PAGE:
Inkjet printing of alternate layers of anionic and cationic polyelectrolytes allows organized gels to form
with structures similar to those made by layer-by-layer dipping methods but very much faster.
Structures of gels formed using slow and fast inkjet printing systems are compared using elemental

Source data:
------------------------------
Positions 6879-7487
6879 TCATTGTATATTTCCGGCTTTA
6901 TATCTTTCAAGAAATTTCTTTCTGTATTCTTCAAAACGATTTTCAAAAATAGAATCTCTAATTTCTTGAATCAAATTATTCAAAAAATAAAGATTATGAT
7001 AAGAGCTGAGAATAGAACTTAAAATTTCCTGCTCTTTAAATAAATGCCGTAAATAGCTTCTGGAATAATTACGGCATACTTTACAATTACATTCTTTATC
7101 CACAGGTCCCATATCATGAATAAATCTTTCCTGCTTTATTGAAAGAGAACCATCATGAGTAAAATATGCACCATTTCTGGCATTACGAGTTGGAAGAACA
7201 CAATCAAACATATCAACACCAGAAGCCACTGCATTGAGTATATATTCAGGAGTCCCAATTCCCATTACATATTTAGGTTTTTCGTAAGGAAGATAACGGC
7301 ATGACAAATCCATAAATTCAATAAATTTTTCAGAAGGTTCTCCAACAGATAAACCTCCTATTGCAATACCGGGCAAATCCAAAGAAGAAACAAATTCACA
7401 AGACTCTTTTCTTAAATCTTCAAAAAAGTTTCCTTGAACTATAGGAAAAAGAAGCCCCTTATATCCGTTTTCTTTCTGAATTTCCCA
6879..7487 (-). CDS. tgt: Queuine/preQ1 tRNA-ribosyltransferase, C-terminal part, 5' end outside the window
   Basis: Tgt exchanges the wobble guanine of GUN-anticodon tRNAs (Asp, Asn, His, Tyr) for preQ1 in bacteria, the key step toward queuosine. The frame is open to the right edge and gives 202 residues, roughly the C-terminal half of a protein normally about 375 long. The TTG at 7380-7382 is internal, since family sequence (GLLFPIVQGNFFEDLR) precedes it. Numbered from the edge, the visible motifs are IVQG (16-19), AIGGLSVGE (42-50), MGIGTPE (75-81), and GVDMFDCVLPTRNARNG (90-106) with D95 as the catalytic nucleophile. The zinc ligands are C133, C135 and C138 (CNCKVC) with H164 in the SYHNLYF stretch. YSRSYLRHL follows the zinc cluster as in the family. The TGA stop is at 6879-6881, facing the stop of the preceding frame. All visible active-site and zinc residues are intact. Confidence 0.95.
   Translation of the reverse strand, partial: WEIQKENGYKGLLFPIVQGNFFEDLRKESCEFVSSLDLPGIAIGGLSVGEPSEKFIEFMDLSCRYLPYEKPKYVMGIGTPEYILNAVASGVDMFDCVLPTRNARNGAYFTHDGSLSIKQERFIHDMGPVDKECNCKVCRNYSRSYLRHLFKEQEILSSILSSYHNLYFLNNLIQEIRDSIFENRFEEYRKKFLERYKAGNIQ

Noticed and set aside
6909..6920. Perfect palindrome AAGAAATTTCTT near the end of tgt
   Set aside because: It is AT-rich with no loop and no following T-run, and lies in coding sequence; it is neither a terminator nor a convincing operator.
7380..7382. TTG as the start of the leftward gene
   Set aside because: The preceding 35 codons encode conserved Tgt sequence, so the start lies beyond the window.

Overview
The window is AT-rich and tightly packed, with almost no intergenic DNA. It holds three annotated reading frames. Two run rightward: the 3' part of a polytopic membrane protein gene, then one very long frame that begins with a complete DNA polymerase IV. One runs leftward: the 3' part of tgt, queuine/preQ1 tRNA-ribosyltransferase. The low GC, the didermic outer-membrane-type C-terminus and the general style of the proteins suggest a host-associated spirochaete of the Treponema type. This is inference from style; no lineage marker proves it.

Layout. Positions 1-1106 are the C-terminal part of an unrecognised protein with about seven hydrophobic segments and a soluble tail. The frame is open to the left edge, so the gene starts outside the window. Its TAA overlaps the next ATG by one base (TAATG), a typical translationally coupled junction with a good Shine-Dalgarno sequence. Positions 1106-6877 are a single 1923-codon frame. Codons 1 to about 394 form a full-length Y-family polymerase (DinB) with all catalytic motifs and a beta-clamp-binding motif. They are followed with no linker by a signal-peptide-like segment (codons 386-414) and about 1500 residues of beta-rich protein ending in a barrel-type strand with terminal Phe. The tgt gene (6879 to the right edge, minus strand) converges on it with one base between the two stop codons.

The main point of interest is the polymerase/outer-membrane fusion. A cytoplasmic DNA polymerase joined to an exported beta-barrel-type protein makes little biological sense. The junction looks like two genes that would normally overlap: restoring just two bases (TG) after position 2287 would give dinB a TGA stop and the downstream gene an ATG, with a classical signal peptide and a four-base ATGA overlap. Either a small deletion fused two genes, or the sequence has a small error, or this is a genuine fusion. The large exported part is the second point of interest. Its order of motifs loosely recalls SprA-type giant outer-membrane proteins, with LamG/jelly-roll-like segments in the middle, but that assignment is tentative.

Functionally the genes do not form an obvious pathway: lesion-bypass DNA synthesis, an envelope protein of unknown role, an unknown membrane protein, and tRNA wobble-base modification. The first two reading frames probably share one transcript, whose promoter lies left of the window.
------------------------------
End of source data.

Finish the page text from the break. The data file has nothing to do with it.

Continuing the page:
analysis, swelling and diffusion kinetics as characterization methods. After printing and washing, most
sodium or chloride counter-ions are lost from the gel, leaving only the polymer complex. The swelling
properties of the printed and washed gel depend on the deposition rate and on the ratio of the two
polymers as originally printed.